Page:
LSHS 14.04 14.63 10.79 15.5 9–14

Typical values of excess air supplied for various fuels are given in Table – 2.5.

TABLE 2.5 EXCESS AIR LEVELS FOR DIFFERENT FUELS

Fuel Type of Furnace or Burners Excess Air (% by wt)


Pulverised coal Completely water-cooled furnace for slag-tap or dry-ash removal 15–20
Partially water-cooled furnace for dry-ash removal 15–40
Coal Spreader stoker 30–60
Water-cooler vibrating-grate stokers 30–60
Chain-grate and traveling-gate stokers 15–50
Underfeed stoker 20–50
Fuel oil Oil burners, register type 15–20
Multi-fuel burners and flat-flame 20–30
Natural gas High pressure burner 5–7
Wood Dutch over (10–23% through grates) and Hofft type 20–25
Bagasse All furnaces 25–35
Black liquor Recovery furnaces for draft and soda-pulping processes 30–40

Controlling excess air to an optimum level always results in reduction in flue gas losses; for
every 1% reduction in excess air there is approximately 0.6% rise in efficiency.
Various methods are available to control the excess air:
• Portable oxygen analysers and draft gauges can be used to make periodic readings to guide
the operator to manually adjust the flow of air for optimum operation. Excess air reduction
up to 20% is feasible.

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• The most common method is the continuous oxygen analyzer with a local readout mounted
draft gauge, by which the operator can adjust air flow. A further reduction of 10–15% can
be achieved over the previous system.
• The same continuous oxygen analyzer can have a remote controlled pneumatic damper
positioner, by which the readouts are available in a control room. This enables an operator
to remotely control a number of firing systems simultaneously.
The most sophisticated system is the automatic stack damper control, whose cost is really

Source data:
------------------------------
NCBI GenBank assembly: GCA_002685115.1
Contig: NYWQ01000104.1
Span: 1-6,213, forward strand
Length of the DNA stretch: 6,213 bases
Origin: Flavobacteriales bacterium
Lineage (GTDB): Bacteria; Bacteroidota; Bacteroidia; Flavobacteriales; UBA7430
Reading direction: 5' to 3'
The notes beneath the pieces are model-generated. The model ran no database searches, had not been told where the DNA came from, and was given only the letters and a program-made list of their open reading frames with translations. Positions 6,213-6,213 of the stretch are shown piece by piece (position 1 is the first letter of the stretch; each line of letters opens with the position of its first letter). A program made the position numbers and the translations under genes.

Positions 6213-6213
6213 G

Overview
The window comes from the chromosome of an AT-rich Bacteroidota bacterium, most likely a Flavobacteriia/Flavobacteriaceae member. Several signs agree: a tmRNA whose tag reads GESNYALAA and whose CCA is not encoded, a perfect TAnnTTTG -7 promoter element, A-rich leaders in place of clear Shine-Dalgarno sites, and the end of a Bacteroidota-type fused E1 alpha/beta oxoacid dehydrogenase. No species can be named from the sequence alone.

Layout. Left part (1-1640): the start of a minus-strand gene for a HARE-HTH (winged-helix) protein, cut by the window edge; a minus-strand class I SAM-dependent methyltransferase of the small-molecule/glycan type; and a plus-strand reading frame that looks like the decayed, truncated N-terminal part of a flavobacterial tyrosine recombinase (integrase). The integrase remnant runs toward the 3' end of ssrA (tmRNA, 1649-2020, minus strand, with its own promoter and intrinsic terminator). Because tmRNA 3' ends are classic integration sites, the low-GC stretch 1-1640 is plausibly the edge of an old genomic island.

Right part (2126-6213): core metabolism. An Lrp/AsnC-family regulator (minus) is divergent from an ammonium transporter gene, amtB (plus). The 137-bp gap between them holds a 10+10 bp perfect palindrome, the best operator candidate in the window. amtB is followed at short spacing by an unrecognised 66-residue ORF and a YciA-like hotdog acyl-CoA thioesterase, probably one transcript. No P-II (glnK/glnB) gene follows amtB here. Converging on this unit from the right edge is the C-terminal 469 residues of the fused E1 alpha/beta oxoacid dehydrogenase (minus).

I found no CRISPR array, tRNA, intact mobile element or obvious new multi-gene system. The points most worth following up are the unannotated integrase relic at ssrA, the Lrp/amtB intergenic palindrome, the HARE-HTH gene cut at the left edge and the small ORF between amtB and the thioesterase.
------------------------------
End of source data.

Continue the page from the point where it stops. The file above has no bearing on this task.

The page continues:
justified only for large systems.
6. Radiation and Convection Heat Loss
The external surfaces of a shell boiler are hotter than the surroundings. The surfaces thus lose
heat to the surroundings depending on the surface area and the difference in temperature
between the surface and the surroundings.
The heat loss from the boiler shell is normally a fixed energy loss, irrespective of the boil-
er output. With modern boiler designs, this may represent only 1.5% on the gross calorific
value at full rating, but will increase to around 6%, if the boiler operates at only 25 percent
output.
Repairing or augmenting insulation can reduce heat loss through boiler walls and piping.
7. Automatic Blowdown Control
Uncontrolled continuous blowdown is very wasteful. Automatic blowdown controls can be
installed that sense and respond to boiler water conductivity and pH. A 10% blow down in a 15
kg/cm2 boiler results in 3% efficiency loss.
8. Reduction of Scaling and Soot Losses
In oil and coal-fired boilers, soot buildup on tubes acts as an insulator against heat transfer. Any
such deposits should be removed on a regular basis. Elevated stack temperatures may indicate
excessive soot buildup. Also same result will occur due to scaling on the water side.
High exit gas temperatures at normal excess air indicate poor heat transfer performance.
This condition can result from a gradual build-up of gas-side or waterside deposits. Waterside
deposits require a review of water treatment procedures and tube cleaning to remove deposits.
An estimated 1% efficiency loss occurs with every 22 °C increase in stack temperature.
Stack temperature should be checked and recorded regularly as an indicator of soot
deposits. When the flue gas temperature rises about 20 °C above the temperature for a newly
cleaned boiler, it is time to remove the soot deposits. It is, therefore, recommended to install a
dial type thermometer at the base of the stack to monitor the exhaust flue gas temperature.
It is estimated that 3 mm of soot can cause an increase in fuel consumption by 2.5% due to
increased flue gas temperatures. Periodic off-line cleaning of radiant furnace surfaces, boiler
tube banks, economizers and air heaters may be necessary to remove stubborn deposits.
9. Reduction of Boiler Steam Pressure
This is an effective means of reducing fuel consumption, if permissible, by as much as 1 to 2%.
Lower steam pressure gives a lower saturated steam temperature and without stack heat
recovery, a similar reduction in the temperature of the flue gas temperature results.